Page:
Cover image for Uranometria 2000.0 : deep sky atlas.
Title:
Uranometria 2000.0 : deep sky atlas.
Author:
Tirion, Wil.
Edition:
Second English edition.
Publication Information:
Richmond, Va. : Willmann-Bell, [2001]

©2001
Physical Description:
3 volumes : illustrations ; 32 cm
General Note:
Vol. 3 lacks subtitle.

Vols. 1-2 are rev. ed. of: Uranometria 2000.0 / Wil Tirion, Barry Rappaport, George Lovi. 1987-1988.

Vol. 3 is rev. ed. of: The deep-sky field guide to Uranometria 2000.0 / Murray Cragin, James Lucyk, Barry Rappaport. 1st English ed. c1993.
Language:
English
Contents:
v. 1. The Northern Hemisphere to -6⁰ / [Wil] Tirion, [Barry] Rappaport, [Will] Remaklus -- v. 2. The Southern Hemisphere to +6⁰ / [Wil] Tirion, [Barry] Rappaport, [Will] Remaklus -- v. 3. Deep sky field guide / [Murray] Cragin, [Emil] Bonanno.
ISBN:
9780943396712

9780943396729

9780943396736
Format :
Book

Available:*

Library
Call Number
Material Type
Home Location
Status
Central Library QB65 .U78 2001 V.3 Adult Non-Fiction Central Closed Stacks-Oversize Non-Circ
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Central Library QB65 .U78 2001 V.2 Adult Non-Fiction Central Closed Stacks-Oversize Non-Circ
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Central Library QB65 .U78 2001 V.1 Adult Non-Fiction Central Closed Stacks-Oversize Non-Circ
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On Order

Reviews 1

Choice Review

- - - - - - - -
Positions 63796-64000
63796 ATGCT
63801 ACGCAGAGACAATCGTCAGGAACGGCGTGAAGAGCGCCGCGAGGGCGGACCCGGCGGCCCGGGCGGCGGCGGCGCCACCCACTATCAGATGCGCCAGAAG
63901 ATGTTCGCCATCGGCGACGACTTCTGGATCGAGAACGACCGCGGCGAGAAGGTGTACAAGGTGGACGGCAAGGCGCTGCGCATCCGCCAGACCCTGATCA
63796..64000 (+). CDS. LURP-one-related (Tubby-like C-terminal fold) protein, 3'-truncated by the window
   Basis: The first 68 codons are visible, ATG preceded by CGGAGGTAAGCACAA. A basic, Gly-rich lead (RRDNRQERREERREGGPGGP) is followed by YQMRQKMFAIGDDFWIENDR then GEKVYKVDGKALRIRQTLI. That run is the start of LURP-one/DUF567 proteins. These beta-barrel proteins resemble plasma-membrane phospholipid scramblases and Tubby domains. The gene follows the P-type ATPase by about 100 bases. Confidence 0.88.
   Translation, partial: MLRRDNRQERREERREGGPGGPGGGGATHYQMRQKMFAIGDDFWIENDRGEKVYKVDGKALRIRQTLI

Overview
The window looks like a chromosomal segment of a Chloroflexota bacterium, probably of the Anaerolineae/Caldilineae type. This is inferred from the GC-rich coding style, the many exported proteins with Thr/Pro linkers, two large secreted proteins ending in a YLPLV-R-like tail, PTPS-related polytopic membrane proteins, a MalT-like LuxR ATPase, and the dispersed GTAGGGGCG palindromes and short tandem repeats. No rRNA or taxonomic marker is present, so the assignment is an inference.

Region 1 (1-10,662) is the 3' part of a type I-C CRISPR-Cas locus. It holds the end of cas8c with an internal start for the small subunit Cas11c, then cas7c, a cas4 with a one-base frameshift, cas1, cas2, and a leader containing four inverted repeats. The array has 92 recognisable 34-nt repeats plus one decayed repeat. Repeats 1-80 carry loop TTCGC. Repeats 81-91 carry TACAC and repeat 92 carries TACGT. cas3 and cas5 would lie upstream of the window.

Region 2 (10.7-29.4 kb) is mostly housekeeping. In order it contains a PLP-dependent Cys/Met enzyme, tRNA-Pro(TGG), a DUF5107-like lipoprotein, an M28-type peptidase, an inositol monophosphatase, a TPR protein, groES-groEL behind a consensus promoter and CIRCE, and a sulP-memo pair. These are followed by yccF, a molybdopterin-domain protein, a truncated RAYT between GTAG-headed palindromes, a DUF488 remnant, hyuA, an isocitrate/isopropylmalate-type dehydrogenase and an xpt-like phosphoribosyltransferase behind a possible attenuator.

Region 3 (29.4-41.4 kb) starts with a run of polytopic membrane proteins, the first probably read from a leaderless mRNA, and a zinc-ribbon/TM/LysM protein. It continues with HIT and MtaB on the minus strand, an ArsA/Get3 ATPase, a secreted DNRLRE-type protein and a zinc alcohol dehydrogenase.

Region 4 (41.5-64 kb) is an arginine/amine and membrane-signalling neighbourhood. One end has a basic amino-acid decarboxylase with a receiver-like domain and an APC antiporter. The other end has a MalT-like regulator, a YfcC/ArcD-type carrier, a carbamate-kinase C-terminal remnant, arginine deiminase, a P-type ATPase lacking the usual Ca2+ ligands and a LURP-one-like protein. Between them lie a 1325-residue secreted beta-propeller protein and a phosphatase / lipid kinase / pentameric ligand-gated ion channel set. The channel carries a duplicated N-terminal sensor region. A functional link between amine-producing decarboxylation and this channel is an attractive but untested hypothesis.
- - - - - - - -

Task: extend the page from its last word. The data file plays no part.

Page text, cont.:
This comprehensive star atlas by designer Wil Tirion and colleagues offers 220 charts (20 of which overlap volumes 1 and 2) with more than 280,000 stars to limiting magnitude 9.75 based on the Hipparcos/Tycho database. In addition to making factual corrections from the first edition, some reorganization now puts the overview maps up front in volumes one and two: a 22-map, 6.5-magnitude atlas keyed to the volume and four large-scale finder charts. The indexes provide lists of common names of bright stars, Messier objects, and NGC objects. Clear overlay templates are included with volume 2. Volume 3 is a field guide arranged by chart number that provides detail on each of the more than 30,000 non-stellar (e.g., nebulae and galaxies) objects that appear in the other volumes. This fantastic observing aid is what distinguishes the set from other resources. The printing, on good quality paper, is excellent, and the pages easily lie flat (important for outdoor use). The only competitor in print is the bulkier Millennium Star Atlas, by Roger W. Sinnott and Michael A.C. Perryman (CH, Oct'98) with more than a million stars in 1,548 charts, but without a similar guide. Recommended. General readers; upper-division undergraduates. M.-K. Hemenway University of Texas at Austin


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